So, what were you doing on Dec. 30, 1939? Just more than eight years after the Gardens opened, the Maple Leafs were doubling the Chicago Black Hawks 4–2. The program cover is at left, above, and the inside–front advertisement is on the right. “B–A” stands for British–American Oil, which became Gulf Canada in 1969. Regis “Pep” Kelly (Jan. 9, 1914–Aug. 22, 1990) scored twice for the Leafs; Dave “Sweeney” Shriner (Nov. 30, 1911–July 4, 1990) and Bob Davidson (Feb. 10, 1912–Sep. 26, 1996) added singles. Bill Carse (May 29, 1914–October 31, 2000) and George Allen (July 27, 1914–Mar. 27, 2000) replied for Chicago. Walter “Turk” Broda (May 15, 1914–Oct. 17, 1972) played goal for Toronto; Paul Goodman (Feb. 25, 1905–Oct. 1, 1959) for the Black Hawks. The referee was Charles “Rabbit” McVeigh (Mar. 29, 1898–May 7, 1984), a center with the Black Hawks and New York Americans from 1926–27 to 1934–35. Some program contents here:
The 1939–40 Maple Leafs were run by the triumvirate (top–left) of Conn Smythe (Feb. 1, 1895–Nov. 18, 1980); Frank J. Selke (May 7, 1893–July 3, 1985) and Dick Irvin (July 19, 1892–May 16, 1957). Smythe founded the club and changed its name (on Feb. 14, 1926) from Toronto St. Pats to Maple Leafs. Selke managed the Leafs for Smythe during World War II (1939–45) then built the Montreal Canadiens dynasty of 1956–60; that club still holding the record of five consecutive Stanley Cup titles. Irvin coached the Leafs from 1931–40, winning the Cup in his first season. His son, Dick Irvin Jr. (b. Mar. 4, 1932), was a fixture on Hockey Night In Canada from 1966 to 1999 — first as color analyst alongside Danny Gallivan (Apr. 11, 1917–Feb. 24, 1993) on TV games from the Montreal Forum; then as play–by–play voice of the Canadiens on radio after Gallivan retired in 1984. The Robert Simpson Company operated department stores across Canada from 1872–1991, in competition with the T. Eaton Company (1869–1999). Simpson’s sold $2 dress shirts in 1939 (top–right).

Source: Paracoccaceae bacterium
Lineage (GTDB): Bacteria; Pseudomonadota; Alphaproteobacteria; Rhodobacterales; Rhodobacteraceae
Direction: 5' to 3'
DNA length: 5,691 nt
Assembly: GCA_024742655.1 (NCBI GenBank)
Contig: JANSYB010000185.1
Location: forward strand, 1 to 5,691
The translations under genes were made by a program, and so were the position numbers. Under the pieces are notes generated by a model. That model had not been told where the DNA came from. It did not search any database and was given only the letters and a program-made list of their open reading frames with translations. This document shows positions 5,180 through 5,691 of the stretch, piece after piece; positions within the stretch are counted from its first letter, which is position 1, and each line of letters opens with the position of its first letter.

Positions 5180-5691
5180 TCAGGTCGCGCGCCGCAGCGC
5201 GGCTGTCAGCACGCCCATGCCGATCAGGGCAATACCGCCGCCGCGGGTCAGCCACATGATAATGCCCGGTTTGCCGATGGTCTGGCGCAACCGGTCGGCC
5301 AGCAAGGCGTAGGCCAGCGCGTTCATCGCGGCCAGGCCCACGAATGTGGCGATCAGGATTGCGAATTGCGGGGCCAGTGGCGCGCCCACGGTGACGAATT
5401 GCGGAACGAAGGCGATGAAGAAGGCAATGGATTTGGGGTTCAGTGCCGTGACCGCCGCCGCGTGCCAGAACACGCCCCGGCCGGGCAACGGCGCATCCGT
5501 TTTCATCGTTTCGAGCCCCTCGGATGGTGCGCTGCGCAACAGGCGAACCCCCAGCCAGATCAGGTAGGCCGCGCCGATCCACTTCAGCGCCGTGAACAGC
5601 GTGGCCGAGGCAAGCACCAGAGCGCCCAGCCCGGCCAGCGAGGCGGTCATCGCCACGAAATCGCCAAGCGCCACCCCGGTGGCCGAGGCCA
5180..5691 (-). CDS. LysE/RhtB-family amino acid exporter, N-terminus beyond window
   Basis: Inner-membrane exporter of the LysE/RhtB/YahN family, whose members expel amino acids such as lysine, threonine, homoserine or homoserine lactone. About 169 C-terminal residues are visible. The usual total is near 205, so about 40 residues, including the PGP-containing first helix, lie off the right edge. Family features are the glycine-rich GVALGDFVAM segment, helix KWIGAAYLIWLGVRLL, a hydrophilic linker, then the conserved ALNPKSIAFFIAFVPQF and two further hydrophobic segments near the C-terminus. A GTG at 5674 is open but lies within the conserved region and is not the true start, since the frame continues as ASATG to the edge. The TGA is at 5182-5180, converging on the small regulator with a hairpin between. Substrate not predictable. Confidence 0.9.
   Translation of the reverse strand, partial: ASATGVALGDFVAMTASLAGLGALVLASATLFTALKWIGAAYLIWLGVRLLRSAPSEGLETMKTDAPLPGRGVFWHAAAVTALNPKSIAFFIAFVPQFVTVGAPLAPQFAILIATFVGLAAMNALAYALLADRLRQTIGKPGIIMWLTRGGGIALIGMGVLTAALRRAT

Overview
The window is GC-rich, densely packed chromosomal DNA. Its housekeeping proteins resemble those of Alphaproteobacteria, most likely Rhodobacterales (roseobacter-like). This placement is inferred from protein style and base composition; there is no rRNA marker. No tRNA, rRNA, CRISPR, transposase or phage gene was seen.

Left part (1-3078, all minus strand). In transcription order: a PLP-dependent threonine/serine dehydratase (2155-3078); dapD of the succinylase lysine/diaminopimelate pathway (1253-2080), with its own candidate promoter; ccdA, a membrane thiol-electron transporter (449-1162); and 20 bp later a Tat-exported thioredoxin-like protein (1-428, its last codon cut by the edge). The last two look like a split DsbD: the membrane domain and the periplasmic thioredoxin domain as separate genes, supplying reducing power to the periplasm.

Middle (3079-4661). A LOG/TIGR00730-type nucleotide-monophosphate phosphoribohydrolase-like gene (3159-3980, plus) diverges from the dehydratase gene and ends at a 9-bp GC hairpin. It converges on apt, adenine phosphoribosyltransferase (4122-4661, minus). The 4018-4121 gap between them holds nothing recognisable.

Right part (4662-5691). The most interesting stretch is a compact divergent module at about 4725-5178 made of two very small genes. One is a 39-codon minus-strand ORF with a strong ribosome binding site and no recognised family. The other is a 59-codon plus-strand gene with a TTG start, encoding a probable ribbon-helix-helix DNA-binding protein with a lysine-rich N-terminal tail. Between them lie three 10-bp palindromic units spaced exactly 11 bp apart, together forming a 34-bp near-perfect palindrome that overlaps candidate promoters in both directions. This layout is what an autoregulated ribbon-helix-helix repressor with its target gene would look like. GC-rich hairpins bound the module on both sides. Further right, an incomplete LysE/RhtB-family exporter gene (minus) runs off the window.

Seven teams comprised the National Hockey League in 1939–40. The New York Americans would suspend operation after the 1941–42 season; the remaining six clubs forming the NHL until expansion in 1967–68.
Line-ups center–spread, above, for Chicago at Toronto — Dec. 30, 1939. Closer look at the rosters, below. Still playing for the Black Hawks, wearing No. 5, was Harold “Mush” March (Oct. 18, 1908–Jan. 9, 2002), who scored the first goal in Maple Leaf Gardens on Nov. 12, 1931. March dropped the ceremonial puck prior to the final game at MLG (also Leafs vs. Chicago) on Feb. 13, 1999.
Charlie Querrie (July 25, 1877–Apr. 5, 1950) wrote a column (above) for the Gardens program. He had managed the forerunner to the Maple Leafs — the Toronto Arenas and St. Pats — from 1917–27.
Amy man would wish to avoid “that tired feeling” (top–right. 🙂